Moderators may be staff, agencies, freelancers or volunteers. Many communities have a mixture to ensure cover. Some choose to have moderators available all the time, some choose to only moderate during certain times of the day. It’s generally considered good practice to have someone on call who can make decisions about safeguarding and possible escalation.
Most communities will have a mechanism by which community members can ‘report’ posts and part of a moderators role will be responding to these reports or concerns.
Some communities establish or develop a role which is more formalised than that of a community member but does not have all the responsibilities of a trained moderator.
A peer supporter may be someone who does not use the community for support themselves but is trained to offer support to community members based on their own experiences. In some cases they may have been community members in the past (it’s worth nothing that this can affect how the rest of the community view them as peer supporters). This kind of role will need additional support from community managers – training and debrief at a minimum.
Some communities may choose to offer additional training to current community members to help them offer support to others. This training may be open to longer term or more engaged members – or may be available to all. While this can help members feel more confident in offering support to others, it can sometimes change how they use the community. It can add an extra (and perhaps unwelcome) feeling of responsibility towards other members.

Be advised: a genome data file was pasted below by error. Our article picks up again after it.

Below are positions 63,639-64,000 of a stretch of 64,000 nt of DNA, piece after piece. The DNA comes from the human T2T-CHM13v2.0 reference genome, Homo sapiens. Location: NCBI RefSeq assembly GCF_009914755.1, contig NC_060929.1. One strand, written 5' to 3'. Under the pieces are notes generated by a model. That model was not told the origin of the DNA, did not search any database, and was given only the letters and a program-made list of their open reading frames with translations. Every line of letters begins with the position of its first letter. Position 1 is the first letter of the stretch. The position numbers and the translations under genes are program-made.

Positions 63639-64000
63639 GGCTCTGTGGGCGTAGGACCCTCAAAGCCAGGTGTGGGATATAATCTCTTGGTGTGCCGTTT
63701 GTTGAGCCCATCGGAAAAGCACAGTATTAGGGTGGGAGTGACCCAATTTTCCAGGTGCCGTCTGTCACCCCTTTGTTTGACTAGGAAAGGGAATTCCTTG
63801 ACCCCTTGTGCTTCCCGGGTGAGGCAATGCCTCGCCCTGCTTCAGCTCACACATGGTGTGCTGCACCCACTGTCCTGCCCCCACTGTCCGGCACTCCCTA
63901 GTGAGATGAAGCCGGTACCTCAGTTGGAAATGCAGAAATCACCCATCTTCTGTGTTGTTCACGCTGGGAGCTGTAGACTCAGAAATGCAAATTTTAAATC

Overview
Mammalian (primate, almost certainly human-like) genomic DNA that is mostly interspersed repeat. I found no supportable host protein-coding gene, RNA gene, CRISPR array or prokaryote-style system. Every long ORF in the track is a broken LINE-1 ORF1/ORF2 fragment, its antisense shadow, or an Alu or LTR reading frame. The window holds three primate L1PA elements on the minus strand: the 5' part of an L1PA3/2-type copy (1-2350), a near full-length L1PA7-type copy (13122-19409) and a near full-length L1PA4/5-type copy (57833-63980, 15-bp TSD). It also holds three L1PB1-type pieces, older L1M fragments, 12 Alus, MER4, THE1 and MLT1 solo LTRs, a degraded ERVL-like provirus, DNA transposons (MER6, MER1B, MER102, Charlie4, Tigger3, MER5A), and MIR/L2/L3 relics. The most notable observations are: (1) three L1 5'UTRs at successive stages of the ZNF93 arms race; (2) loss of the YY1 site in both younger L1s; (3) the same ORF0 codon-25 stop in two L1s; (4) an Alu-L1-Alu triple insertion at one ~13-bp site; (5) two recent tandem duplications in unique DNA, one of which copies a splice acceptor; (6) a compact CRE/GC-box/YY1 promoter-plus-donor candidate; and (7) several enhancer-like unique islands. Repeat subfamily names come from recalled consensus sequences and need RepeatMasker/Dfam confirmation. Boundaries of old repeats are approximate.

Some communities choose to give certain community members specific roles – for example deleting spam or acting as a welcome committee for new users. This can help to keep long term members engaged in the community without creating a sense of responsibility for someone in crisis.
Most communities will offer guidance and house rules to community members to help them feel comfortable and encourage them to use the community safely. Community members will be encouraged to report anything that makes them feel uncomfortable or unsafe but will not be offered specific training in providing peer support to others.
Some communities do choose to involve their members in co-design and testing of new features, content and developments to ensure that the community continues to understand and meet the needs of those who use it.
After our initial discussions I was able to review and provide feedback on The Katie Piper Foundation’s escalation strategy, moderator training and forum rules. I also wrote some draft ‘example responses’ for moderators – ensuring these felt personal and understanding, provided emotional support and, where possible, used ‘non-blaming’ language to help members understand how they could post safely.
“I’m really pleased we had the opportunity to get your feedback”
Kerry Montgomery – The Katy Piper Foundation
“Your input has been invaluable and I know you’ve gone above and beyond; we really appreciate this.”
Ezinna Rospigliosi – The Katy Piper Foundation